Dr Soha Abdul Kader describes Middle East history studies as generally “bearing the imprint of orientalism”, with limited sources and methodologies used to study the region. The same is true of Palestinian studies. Most notable since the peace process commenced, Palestinian historiography largely neglected ordinary people and remained hostage to narrating the history of the elites, their political institutions, diplomatic events, and their self-indulgent understanding of conflict, whether socio-economically or in terms of conflict. Among the average Palestinian citizen, however, “history from below” is what captures attention. Adab Al Sijun (prison literature) has remained a staple in most Palestinian bookstores and libraries to this day. “History from below”, in contrast to “the Great Man Theory”, contends that while individuals or microcosmic social groups (ruling elites and their benefactors) might prompt certain landmark events, it is largely popular movements that significantly influence long-term outcomes.
The First Palestinian Intifada demonstrated this assertion. Thus, the constant calls for a “Third Intifada” by many Palestinians are not brought upon by a whim; rather, they come from the historical success of such movements from below. The current popular mobilisation at the Gaza border is the latest manifestation of such truth.
There are obstacles to these calls for another popular movement led from below, from the challenges of raising awareness and effective planning, as well as the ruthless attempt by Zionist (as well as many western) historians and institutions to replace the Palestinian historical narrative with their own.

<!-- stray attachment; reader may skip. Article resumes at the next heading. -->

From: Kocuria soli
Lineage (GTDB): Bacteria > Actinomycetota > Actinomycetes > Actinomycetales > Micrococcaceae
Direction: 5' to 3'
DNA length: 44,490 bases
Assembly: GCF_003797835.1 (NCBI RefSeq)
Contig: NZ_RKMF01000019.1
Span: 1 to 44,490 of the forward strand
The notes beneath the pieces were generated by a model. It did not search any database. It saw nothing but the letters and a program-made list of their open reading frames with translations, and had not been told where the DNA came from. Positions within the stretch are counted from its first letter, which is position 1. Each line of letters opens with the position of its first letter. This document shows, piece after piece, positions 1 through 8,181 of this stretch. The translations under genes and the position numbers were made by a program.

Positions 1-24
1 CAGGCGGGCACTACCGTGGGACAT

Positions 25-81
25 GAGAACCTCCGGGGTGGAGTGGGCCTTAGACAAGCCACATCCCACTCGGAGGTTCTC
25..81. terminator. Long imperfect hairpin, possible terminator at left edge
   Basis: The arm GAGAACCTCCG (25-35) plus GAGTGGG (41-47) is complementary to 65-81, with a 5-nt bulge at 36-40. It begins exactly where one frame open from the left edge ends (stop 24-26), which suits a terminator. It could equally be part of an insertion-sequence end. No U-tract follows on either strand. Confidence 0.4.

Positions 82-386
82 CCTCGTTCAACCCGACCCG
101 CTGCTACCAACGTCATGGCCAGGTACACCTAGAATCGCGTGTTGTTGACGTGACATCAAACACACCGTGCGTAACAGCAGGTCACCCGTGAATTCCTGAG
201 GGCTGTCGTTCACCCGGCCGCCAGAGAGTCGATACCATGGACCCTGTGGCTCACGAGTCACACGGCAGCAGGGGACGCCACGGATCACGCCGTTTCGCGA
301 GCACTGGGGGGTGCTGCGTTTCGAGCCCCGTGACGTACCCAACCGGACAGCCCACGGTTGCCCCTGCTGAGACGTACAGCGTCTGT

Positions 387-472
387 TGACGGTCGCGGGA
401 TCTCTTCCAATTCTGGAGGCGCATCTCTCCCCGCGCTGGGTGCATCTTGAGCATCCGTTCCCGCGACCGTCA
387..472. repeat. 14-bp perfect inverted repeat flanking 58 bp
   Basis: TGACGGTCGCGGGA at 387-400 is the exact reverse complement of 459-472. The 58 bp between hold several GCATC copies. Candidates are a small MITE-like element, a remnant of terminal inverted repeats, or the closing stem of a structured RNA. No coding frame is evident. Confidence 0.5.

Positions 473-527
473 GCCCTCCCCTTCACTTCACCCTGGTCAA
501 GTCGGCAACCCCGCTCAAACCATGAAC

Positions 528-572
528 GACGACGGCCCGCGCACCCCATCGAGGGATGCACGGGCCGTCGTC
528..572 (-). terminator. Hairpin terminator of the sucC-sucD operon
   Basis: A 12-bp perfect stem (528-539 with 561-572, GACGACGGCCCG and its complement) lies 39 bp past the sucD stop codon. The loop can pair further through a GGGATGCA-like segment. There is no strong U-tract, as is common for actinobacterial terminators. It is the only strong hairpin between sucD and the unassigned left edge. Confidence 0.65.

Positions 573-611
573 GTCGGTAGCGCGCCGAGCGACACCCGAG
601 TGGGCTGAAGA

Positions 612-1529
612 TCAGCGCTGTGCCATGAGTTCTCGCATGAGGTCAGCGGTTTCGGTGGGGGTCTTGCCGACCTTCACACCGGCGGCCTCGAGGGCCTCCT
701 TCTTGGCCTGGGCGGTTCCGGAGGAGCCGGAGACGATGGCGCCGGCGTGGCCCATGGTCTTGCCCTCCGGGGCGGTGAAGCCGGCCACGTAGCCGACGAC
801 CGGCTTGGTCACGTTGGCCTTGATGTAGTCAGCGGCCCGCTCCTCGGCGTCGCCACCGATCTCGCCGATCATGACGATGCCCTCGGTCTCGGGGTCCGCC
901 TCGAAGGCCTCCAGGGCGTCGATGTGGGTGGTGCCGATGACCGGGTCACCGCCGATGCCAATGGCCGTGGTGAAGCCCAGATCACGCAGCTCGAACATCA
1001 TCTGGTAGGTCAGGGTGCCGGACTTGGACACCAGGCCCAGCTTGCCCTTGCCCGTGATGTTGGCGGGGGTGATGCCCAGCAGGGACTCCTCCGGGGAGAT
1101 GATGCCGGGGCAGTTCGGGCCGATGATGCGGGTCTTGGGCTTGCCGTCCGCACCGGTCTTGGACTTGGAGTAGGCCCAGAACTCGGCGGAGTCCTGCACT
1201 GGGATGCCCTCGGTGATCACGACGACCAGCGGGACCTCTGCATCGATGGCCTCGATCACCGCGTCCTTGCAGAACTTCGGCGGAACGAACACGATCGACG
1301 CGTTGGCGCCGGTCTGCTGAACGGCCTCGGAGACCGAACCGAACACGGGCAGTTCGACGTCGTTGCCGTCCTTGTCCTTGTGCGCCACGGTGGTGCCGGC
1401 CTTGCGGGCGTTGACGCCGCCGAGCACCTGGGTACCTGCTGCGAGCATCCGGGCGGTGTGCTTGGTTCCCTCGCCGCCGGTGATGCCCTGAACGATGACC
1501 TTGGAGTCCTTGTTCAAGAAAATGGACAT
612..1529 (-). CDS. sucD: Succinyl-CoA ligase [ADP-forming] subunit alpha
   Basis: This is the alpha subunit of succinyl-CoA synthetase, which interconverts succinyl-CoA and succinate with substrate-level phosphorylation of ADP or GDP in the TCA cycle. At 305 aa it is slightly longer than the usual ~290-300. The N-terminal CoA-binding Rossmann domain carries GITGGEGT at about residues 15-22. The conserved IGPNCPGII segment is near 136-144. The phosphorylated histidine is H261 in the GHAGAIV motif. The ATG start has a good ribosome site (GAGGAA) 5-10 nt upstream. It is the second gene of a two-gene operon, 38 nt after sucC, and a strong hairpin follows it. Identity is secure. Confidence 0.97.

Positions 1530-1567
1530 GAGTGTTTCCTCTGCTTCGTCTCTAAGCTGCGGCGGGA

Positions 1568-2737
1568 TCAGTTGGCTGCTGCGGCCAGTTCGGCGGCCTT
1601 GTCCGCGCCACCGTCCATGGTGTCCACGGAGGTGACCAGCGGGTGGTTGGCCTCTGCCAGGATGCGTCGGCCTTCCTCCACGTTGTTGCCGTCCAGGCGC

In the Zionist Israeli narrative, Palestinians, if relevant at all, are depicted as drifting nomads, an inconvenience that hinders the path of progress — a duplicate narrative to the one that defined the relationship between every western colonial power and the resisting natives — perpetually.
It is incumbent upon us — not only Palestinians but also those who wish to present a truthful understanding of our historic struggle — to reclaim the Palestinian narrative and dislocate the propaganda-driven Zionist one.
From the latter’s perspective, Palestinian existence is an inconvenience that was meant to be only temporary. “We must expel Arabs and take their places,” wrote Israel’s founding father, David Ben Gurion.
This type of brazen discourse has consistently translated to the kind of military aggression that ethnically cleansed nearly a million Palestinians from their land in 1947-48 and continues to drive the colonists’ enterprise in the Occupied Territories.
Between the rock of Israeli occupation and Hasbara, and the hard place of Palestinian leadership acquiescence and failure, Palestine, Palestinians and their story have been trapped and misconstrued.
It is time for us to step up. We, as Palestinian writers, historians and journalists, must continue to assume the responsibility of reinterpreting Palestinian history and internalising and communicating Palestinian voices, so that the rest of the world can, for once, appreciate the story as told by wounded but tenacious victors.
Ramzy Baroud has a Ph.D from University of Exeter, UK. He is also a Non-Resident Scholar at Orfalea Centre for International Studies, UCSB.